Farmington Canal Heritage Trail. An 80-mile trail running from New Haven to Northampton, Mass. Paved for walkers, bikers and roller bladers.  It is also part of the East Coast Greenway from Florida to Maine. Map http://fchtrail.org/pages/maps_north.asp

Pine Grove School House (1865)  This one room schoolhouse was built in 1865 and taught the “three R;s,” as well as music and history to students through the 1940’s. Today, it represents a classroom of 1900, complete with bolted desks, hand slates, and textbooks. ). Open on Sun. 2-4 pm from June through September or by appointment. Free, 860.678.7621.

Heublein Tower – This National histo4ric Landmark at Talcott Mountain State Park was the country retreat of Gilbert F. Heublein (1850-1937), co0-founder of an  international food and beverage importing firm. The Tower, built in 1914, stands atop the highest point on Talcott Mountain at approximately 1,000 feet above sea level and offers a 5,000 square-mile view from the observatory room. The park is open year-round for hiking. The Tower (accessible by foot) is open from the first weekend in May until the end of October, Thursday through Monday from 10am to 5pm. 860.242.1158; www.friendsofheubleintower.org.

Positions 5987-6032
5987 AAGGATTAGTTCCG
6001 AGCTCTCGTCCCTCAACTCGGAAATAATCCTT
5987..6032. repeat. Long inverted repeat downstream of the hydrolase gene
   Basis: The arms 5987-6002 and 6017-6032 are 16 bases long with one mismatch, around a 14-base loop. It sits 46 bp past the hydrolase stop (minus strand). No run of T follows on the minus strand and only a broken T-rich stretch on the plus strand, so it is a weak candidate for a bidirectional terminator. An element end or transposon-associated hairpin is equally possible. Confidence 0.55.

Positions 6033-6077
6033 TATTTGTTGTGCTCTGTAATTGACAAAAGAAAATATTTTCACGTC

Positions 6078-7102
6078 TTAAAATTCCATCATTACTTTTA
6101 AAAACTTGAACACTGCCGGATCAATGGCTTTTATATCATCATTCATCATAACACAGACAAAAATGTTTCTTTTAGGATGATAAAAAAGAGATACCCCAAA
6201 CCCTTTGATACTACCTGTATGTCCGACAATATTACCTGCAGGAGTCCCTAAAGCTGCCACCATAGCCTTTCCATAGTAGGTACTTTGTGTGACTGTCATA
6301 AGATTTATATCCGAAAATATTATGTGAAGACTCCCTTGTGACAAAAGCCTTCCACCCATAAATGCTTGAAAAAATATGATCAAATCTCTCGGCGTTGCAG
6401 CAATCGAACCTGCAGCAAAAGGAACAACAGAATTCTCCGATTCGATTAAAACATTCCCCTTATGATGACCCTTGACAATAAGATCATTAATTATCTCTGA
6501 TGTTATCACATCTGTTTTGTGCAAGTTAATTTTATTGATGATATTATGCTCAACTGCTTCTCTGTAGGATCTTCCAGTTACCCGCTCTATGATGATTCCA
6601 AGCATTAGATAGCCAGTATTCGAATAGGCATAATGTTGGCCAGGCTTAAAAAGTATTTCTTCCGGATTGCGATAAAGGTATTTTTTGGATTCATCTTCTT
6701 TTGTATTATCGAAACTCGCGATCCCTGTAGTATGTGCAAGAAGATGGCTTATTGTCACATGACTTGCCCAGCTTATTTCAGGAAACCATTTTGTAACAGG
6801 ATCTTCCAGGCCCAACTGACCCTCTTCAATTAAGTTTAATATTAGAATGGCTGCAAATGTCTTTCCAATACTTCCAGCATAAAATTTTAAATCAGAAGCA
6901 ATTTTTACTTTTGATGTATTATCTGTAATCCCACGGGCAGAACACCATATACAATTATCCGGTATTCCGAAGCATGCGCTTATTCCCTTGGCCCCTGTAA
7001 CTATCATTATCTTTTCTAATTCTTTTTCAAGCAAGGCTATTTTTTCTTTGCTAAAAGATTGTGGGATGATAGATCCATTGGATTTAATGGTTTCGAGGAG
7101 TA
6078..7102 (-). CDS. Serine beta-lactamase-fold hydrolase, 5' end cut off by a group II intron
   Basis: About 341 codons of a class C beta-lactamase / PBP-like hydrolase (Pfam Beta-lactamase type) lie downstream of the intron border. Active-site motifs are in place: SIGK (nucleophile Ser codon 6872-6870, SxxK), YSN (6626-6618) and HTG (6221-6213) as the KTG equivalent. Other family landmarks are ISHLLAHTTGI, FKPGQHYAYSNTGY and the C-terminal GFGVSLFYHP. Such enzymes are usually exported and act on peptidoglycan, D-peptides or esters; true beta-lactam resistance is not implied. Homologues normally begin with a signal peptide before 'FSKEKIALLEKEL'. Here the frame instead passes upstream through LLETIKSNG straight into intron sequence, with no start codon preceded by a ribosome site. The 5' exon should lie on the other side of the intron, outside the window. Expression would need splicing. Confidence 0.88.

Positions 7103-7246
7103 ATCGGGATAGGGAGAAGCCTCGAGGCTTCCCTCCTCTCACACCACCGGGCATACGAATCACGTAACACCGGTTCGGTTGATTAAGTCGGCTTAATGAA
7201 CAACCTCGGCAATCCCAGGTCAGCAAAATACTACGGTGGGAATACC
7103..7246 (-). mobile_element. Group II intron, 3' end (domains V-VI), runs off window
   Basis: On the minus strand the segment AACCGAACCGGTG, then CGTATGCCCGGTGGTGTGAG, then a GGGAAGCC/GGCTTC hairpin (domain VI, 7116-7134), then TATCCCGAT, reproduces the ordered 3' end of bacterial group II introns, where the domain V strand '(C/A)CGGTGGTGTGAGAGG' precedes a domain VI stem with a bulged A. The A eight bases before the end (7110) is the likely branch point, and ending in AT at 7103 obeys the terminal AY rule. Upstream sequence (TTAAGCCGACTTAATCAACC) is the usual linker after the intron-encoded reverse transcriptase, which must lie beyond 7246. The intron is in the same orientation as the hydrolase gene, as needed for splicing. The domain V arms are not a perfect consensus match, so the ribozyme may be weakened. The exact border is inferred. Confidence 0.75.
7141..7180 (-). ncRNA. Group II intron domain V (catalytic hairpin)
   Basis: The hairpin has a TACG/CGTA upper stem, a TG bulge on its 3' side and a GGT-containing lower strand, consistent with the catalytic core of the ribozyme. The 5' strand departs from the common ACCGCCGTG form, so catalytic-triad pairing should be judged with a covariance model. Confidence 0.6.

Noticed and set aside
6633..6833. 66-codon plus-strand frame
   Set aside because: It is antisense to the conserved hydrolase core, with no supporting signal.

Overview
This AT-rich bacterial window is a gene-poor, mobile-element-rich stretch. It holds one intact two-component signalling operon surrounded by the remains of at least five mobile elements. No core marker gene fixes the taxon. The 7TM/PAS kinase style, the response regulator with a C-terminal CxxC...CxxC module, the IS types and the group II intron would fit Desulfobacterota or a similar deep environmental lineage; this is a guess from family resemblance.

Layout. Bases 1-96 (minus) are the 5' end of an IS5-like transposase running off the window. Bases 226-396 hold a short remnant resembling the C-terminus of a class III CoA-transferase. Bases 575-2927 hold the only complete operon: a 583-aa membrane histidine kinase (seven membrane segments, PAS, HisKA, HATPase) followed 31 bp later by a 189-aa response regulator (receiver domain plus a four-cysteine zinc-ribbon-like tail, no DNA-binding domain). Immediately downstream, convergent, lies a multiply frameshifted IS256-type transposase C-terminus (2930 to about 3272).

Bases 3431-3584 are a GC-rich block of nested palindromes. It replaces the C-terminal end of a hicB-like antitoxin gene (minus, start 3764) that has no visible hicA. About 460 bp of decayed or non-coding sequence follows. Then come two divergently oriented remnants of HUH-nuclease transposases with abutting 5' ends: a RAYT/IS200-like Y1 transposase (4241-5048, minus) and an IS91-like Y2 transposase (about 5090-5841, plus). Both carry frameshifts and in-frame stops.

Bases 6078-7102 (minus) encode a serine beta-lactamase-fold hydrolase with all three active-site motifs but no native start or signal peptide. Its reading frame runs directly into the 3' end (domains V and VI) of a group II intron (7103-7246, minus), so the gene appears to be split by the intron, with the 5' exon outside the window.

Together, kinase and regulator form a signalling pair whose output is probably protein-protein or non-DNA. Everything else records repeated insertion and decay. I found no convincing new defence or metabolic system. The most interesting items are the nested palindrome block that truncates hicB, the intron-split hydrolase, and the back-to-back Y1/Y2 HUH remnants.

Avon Old Farms School. The 860-acre boys’ boarding school was designed and built by the first woman architect, Theodate Pope Riddle, whose home, Hill-Stead Museum in Farmington is open to the public. 500 Old Farms Rd., Avon. (Hill-Stead: 35 Mountain Rd, Farmington- 860.677-4787).

Marian Hunter History Room. The Avon Free Public Library is open to genealogists, researchers, and others during regular business hours.  In addition, the Avon Historical Society has rotating exhibits outside the room on local history topics. 281 Country Club Rd. 860-673-9712

First Company Governor’s Horse Guards (1778). The oldest active continuously mounted Calvary Unit in the U.S. The public is invited on Thurs. evening 7:30-10 pm for their weekly training. 280 Arch Rd. https://www.ctfirsthorseguard.org/

Farmington Valley Arts Center. Situated in converted factory buildings,  more than 20 studios and two galleries make up FVAC, where regional artists create and sell their works: pottery, paintings, ceramics, sculpture, jewelry and more. The Fisher Gallery and the Esther B. Drezner Visitor’s Gallery are open year-round. 25 Arts Center Ln. http://artsfvac.org/ ,860.678.1867.

Countryside Park. A 17.5-acre park with two ponds, picnic area, and trails.  335 Huckleberry Rd. Map at http://www.avonct.gov/sites/avonct/files/file/file/countryside_park_trail_map.pdf

Other parks found at http://www.avonct.gov/recreation-and-parks-department/pages/parks-public-places-and-facilities

 

Lodgings:

Avon Old Farms Hotel, 279 Avon Mountain Road, Avon, 677-1651; 800.836.4000, www.avonoldfarmshotel.com

Residence Inn by Marriott, 55 Simsbury Road, Avon, 860-678-1666, 800-331-3131; www.marriott.com/dblha

 

Additional Information:

Avon has partnered with surrounding Farmington Valley communities in the past to create getaways including a Trail Through History, and a Trail of Antiques. If this is of interest, it can be created again.

The Avon Historical Society is continually hosting lectures, exhibits and events: www.avonhistoricalsociety.org.

 

Bloomfield
Cheshire
Durham
East Haddam
East Windsor
Guilford
Hartford
Hebron
Middletown
North Branford
Old Saybrook
Orange
Stafford
Suffield
Tolland
Wallingford
West Hartford
Westbrook
Wethersfield